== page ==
Take the 2-minute tour ×
Stack Overflow is a question and answer site for professional and enthusiast programmers. It's 100% free, no registration required.

I need to setup multiple queues on an exchange. I would like to create a single connection, then declare multiple queues (this works) then, publish messages on the multiple queues (this does not work).

I setup some test code to do this, but it gets hung up on the 2nd publish everytime. I think it does not like publishing on multiple queues without closing the connection, as this code works when I publish on a single queue (even multiple messages on a single queue).

Is there something I need to add to make this work? I would really like to not have to close the connection between publishes. Also, when I have my consumers up, they do not see anything when I send to basic_publish()'s when sending on multiple queues. I do see messages appear almost instantly when I am publishing on a single queue.

#!/usr/bin/env python
import pika


queue_names = ['1a', '2b', '3c', '4d']


# Variables to hold our connection and channel
connection = None
channel = None


# Called when our connection to RabbitMQ is closed
def on_closed(frame):
    global connection
    # connection.ioloop is blocking, this will stop and exit the app
    connection.ioloop.stop()



def on_connected(connection):
    """
    Called when we have connected to RabbitMQ
    This creates a channel on the connection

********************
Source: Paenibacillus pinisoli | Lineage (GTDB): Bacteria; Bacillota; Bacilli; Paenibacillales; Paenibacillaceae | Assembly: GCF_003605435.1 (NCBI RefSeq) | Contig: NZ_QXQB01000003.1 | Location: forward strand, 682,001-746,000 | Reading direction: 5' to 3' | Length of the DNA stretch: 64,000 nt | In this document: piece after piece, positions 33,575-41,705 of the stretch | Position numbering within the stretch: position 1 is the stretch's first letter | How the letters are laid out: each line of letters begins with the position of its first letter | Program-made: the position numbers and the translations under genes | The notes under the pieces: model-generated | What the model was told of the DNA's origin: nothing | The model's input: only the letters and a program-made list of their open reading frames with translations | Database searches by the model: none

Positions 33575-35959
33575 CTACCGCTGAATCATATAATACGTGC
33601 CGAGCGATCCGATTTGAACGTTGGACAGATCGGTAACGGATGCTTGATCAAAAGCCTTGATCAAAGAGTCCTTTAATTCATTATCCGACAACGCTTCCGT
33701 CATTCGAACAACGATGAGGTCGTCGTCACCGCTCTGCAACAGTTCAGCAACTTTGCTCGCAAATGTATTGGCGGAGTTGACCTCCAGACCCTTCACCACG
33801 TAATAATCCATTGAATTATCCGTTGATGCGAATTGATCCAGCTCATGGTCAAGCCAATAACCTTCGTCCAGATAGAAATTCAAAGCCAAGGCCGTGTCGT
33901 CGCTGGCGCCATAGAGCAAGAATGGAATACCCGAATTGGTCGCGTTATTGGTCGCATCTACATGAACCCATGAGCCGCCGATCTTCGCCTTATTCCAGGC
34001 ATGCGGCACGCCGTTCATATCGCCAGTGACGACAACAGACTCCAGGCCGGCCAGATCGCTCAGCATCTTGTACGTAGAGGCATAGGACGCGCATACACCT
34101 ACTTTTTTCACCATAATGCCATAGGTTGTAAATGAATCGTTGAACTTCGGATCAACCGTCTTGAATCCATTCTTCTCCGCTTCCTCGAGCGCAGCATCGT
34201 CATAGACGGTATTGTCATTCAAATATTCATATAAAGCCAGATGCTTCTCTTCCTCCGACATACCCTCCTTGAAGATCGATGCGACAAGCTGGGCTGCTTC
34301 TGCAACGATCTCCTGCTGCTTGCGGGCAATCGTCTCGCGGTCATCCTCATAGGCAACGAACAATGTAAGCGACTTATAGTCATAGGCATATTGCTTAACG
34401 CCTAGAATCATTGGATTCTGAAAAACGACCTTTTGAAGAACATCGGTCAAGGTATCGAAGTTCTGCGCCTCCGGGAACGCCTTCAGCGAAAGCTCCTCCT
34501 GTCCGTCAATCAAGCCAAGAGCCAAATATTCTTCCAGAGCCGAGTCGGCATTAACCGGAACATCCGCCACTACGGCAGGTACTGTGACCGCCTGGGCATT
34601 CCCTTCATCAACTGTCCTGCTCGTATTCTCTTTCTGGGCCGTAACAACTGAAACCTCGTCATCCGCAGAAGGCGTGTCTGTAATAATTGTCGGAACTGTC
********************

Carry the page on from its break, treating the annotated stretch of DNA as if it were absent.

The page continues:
"""
    global channel #TODO: Test removing this global call

    connection.add_on_close_callback(on_closed)

    # Create a channel on our connection passing the on_channel_open callback
    connection.channel(on_channel_open)



def on_channel_open(channel_):
    """
    Called when channel opened
    Declare a queue on the channel
    """
    global channel

    # Our usable channel has been passed to us, assign it for future use
    channel = channel_


    # Declare a set of queues on this channel
    for queue_name in reversed(queue_names):
        channel.queue_declare(queue=queue_name, durable=True,
                              exclusive=False, auto_delete=False,
                              callback=on_queue_declared)
        #print "done making hash"

def on_queue_declared(frame):
    """
    Called when a queue is declared
    """
    global channel

    print "Sending 'Hello World!' on ", frame.method.queue

    # Send a message
    channel.basic_publish(exchange='',
                          routing_key=frame.method.queue,
                          body='Hello World!')


# Create our connection parameters and connect to RabbitMQ
connection = pika.SelectConnection(pika.ConnectionParameters('localhost'), \
                                   on_connected)

# Start our IO/Event loop
try:
    connection.ioloop.start()
except KeyboardInterrupt:
    print "interrupt"
    # Gracefully close the connection
    connection.close()
    # Loop until we're fully closed, will stop on its own
    #connection.ioloop.start()
share|improve this question

1 Answer 1

up vote 1 down vote accepted

My solution to this was to have a variable keep track of whether all my queues were declared or not.

In on_queue_declared(), I would check this variable and, if all my queues were declared, then I start publishing messages. I believe attempting to publish messages before getting back all the Queue.DeclareOks was causing the issues.

share|improve this answer

Your Answer

 
discard

By posting your answer, you agree to the privacy policy and terms of service.

Not the answer you're looking for? Browse other questions tagged or ask your own question.